It was an ideological debate, with Mayor Tony Gioia arguing that the town should strive to guarantee its wide open spaces that have drawn many residents to the area and Councilman Ron Smith arguing that town government has no business telling anybody what to do with their land.

When all was said and done Gioia was joined by Vice Mayor Brenda Hauser and Councilwoman Norma Garrison and Councilman Charlie German in supporting the letter.

Councilmen Greg Elmer and Bob Kovacovich sided with Smith in voting against it.

Congress recently changed the rules to allow the Forest Service to trade or sell off land, Gioia said.

Smith argued that that had enabled the government to trade off some lands in order to obtain more valuable wilderness areas worth preserving.

Gioia maintained that the open lands inside Camp Verde give the town much of its appeal and character.

“We own the land as citizens of the United States,” Gioia said. “We don’t want to see that land developed.”

see that land developed.”

Smith countered that between the Yavapai-Apache Nation picking up as much land as possible for expansion and other features of the landscape, Camp Verde needs as much land as possible available for future growth and development.

“I’m opposed to any government telling property owners how to use their land, including the Forest Service,” Smith said. “I don’t believe that government should have that power.”

Gioia said the letter wasn’t telling the Forest Service anything, and was simply making a suggestion on behalf of the Town of Camp Verde.

As for selling off land in Camp Verde to protect other areas, Hauser said that argument didn’t sit with her.

“I don’t think there’s any land in Arizona more important than our land right here,” Hauser said. “We’re not going to see that. All we’ll see is rooftops. It’s worth asking.”

Gioia added that as far as commercial development goes, the town already has empty land waiting for infrastructure and development.

It probably won’t matter anyway, German said, who has had family members with careers in the Forest Service.

German, who owns property adjacent to Forest Service lands, said when he bought it he was told that only an act of Congress would change the nature of the landscape.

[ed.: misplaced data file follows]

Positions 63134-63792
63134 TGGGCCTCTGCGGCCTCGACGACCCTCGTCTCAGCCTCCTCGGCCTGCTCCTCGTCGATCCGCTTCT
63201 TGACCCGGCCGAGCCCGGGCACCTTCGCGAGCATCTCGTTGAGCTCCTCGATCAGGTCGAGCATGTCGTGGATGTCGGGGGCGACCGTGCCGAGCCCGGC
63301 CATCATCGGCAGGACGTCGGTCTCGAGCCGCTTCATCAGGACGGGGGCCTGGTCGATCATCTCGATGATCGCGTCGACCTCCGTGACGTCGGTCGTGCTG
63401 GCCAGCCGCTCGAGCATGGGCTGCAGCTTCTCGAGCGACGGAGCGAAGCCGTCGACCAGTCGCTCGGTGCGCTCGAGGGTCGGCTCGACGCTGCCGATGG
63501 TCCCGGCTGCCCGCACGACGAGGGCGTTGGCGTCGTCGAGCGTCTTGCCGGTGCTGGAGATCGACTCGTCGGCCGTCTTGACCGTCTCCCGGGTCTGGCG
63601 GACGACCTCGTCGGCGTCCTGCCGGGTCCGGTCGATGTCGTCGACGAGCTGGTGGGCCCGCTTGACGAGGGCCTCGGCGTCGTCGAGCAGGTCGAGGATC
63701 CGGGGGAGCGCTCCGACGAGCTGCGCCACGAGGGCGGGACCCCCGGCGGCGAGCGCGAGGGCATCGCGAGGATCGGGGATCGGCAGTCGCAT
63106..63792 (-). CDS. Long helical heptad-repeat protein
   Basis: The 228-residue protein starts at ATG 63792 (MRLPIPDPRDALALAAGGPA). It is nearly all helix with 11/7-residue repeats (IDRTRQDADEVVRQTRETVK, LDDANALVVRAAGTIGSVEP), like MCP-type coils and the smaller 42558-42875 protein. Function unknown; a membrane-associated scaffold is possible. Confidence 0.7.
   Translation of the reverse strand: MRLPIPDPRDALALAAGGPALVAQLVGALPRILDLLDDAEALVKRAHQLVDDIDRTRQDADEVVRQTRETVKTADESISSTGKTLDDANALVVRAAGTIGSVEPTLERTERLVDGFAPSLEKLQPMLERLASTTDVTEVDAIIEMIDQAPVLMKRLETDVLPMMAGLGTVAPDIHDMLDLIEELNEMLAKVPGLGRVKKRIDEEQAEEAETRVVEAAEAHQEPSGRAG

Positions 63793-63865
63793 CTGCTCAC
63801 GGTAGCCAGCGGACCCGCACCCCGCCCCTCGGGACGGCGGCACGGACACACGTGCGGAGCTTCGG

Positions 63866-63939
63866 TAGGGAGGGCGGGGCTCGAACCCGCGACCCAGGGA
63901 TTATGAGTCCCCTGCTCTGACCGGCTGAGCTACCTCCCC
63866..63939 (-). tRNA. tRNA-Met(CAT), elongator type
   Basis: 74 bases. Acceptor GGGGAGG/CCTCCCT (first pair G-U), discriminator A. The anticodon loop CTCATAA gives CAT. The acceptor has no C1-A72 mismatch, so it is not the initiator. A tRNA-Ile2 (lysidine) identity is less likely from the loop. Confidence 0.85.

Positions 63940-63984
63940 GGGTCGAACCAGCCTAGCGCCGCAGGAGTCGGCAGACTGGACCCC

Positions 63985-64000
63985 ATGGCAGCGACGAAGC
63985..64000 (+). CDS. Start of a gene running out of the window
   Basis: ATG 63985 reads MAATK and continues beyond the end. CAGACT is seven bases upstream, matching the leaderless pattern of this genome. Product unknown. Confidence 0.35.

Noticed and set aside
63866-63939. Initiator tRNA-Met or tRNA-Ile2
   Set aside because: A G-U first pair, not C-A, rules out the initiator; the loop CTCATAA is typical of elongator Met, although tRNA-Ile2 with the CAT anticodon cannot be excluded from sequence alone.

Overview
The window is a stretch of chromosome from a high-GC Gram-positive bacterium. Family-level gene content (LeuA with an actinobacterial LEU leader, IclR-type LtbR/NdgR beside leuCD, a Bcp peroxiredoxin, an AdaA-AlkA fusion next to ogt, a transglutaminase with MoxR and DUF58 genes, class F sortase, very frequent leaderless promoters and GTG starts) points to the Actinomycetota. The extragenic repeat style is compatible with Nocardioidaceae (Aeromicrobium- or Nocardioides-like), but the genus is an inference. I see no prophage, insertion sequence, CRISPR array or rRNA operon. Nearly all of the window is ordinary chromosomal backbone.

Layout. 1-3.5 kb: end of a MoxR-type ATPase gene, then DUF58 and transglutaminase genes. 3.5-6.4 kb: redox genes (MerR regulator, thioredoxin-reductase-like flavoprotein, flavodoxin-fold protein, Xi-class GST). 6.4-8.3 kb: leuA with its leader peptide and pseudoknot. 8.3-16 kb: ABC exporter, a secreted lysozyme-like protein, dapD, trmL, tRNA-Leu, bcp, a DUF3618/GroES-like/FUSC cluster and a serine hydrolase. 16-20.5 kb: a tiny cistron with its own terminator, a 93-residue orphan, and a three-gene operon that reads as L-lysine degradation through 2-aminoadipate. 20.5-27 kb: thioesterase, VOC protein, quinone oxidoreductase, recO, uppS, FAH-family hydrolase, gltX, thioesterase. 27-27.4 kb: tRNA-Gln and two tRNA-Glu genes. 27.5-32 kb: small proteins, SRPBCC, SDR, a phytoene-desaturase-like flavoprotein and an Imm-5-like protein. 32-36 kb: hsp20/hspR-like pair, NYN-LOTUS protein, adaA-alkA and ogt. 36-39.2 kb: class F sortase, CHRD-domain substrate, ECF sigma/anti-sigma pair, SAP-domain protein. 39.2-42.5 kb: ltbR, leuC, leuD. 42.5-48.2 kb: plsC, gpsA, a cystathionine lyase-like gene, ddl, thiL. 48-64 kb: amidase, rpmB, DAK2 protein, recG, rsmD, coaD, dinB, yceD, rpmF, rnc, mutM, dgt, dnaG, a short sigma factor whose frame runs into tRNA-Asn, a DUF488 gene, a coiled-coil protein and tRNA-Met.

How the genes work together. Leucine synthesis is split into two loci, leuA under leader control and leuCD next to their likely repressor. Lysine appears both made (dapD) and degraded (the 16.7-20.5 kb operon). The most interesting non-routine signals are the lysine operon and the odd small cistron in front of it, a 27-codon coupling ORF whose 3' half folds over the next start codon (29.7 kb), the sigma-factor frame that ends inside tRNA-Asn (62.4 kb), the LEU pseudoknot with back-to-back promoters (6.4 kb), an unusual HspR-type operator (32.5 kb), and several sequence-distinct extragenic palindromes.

“That’s exactly what it took,” Gioia said.

Camp Verde resident Jennifer Dutton voiced her opinion in support of the letter.

“People love the feel of Camp Verde,” Dutton said. “They like our surroundings in the community, the public lands. We’re just blessed. I feel like we’re trading ourselves away when we do this.”

Mark Lineberger can be reached at 567-3341 or e-mail This email address is being protected from spambots. You need JavaScript enabled to view it.

The Camp Verde Sanitary District Board is still looking into who was responsible for a costly shutdown of a sewer line expansion project ordered last month by the Arizona Department of Environmental Quality.
ADEQ shut construction down just after the new year when officials realized the district hadn’t obtained a necessary permit to begin putting pipe in the ground.

While ADEQ has since allowed the project to resume in exchange for the district’s agreement to upgrade some pumps on Main Street, the shutdown still cost the district well over $100,000 and the price tag keeps going up.

The pumps, originally estimated to cost $50,000 to improve, will likely cost “substantially more,” said district employee Rick Spears.

Still, the shutdown may not have as much of a financial impact on the district as the numbers would suggest, said Eric Lauren, project manager with Coe and Van Loo, the engineering firm that made the final revisions to the new sewer plans.